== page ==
Fatih Özçelik
Translation: John Christensen

Houses of prayer

Punkt 8: Houses of prayer

In Dornbirn, guest workers were a long way from home, so pious customs like religious holidays and Friday prayers often lost their significance. Workers often drowned their sorrows in alcohol, and many had gambling problems. In an attempt to support and help the immigrant workers, imams, in addition to their religious function, practically always worked as counsellors as well. Many hoped to find inner peace through religion. But Islamic scholars were few and far between and places to practice their religion were even rarer. Large celebrations took place in a former exhibition hall, and the Friday prayers were held in small halls or rooms. Since the space in the backrooms of Turkish coffee houses was eventually exhausted, a religious association was founded. This provided a legal foundation for renting bigger rooms and one of the first of these was in the upper stories of the City Archive in Dornbirn. Even if money was not an issue, rooms were often hard to find. Neighbours would often complain because they lacked awareness of foreign customs and had no idea of what was going on in the rooms. Today there are several privately owned houses of prayer which are registered as religious associations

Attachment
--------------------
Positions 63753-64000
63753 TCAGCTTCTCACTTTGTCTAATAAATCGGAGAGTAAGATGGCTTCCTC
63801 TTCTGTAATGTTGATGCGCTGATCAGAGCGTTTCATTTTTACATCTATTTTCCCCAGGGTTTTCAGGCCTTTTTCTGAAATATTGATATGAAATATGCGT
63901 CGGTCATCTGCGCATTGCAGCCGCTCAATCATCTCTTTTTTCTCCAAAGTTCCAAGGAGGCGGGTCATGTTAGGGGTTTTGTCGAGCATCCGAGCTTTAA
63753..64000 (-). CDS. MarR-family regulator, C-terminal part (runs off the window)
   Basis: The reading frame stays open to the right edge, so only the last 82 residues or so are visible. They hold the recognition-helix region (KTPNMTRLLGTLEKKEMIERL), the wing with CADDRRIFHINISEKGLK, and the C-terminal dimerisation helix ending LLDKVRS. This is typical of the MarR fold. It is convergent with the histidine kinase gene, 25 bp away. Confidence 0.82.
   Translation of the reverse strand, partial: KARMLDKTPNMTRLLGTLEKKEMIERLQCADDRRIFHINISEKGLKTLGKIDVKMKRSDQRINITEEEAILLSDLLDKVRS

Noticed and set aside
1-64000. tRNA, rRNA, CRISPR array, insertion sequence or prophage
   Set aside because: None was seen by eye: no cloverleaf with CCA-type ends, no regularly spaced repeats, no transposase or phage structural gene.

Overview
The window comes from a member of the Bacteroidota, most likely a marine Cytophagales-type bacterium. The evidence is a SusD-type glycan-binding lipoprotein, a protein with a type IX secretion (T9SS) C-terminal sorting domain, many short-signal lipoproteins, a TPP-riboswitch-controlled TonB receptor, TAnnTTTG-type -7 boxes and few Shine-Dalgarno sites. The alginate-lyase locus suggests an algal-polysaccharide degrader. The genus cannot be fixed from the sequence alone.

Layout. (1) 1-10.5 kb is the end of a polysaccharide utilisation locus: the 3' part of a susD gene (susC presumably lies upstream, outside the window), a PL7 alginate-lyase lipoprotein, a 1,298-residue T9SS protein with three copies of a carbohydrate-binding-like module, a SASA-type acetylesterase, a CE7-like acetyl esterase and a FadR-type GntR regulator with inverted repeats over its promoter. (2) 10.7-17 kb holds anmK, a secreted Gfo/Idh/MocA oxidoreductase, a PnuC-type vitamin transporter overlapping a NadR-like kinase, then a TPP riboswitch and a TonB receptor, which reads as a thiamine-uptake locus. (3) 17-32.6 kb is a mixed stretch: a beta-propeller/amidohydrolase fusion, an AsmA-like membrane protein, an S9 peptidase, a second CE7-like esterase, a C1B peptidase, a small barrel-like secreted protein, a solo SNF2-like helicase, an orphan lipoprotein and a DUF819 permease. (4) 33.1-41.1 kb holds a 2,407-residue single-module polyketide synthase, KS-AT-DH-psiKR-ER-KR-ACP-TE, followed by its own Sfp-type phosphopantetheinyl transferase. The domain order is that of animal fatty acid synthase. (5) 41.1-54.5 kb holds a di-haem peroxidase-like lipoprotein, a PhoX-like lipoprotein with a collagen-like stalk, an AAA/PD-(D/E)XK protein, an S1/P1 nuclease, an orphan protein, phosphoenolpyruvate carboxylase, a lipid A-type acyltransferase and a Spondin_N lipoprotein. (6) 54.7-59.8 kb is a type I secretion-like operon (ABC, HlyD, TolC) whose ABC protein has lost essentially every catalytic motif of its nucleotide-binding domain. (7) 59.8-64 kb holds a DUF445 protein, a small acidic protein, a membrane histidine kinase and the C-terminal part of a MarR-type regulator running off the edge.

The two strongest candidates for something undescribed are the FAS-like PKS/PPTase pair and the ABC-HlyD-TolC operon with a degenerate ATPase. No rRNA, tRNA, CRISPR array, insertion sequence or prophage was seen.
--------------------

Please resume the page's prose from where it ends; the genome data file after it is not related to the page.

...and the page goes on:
Foto: Tamer Barbaros

Gruppenfoto von ehemaligen Mitgliedern des ersten islamischen Gebetsraumes

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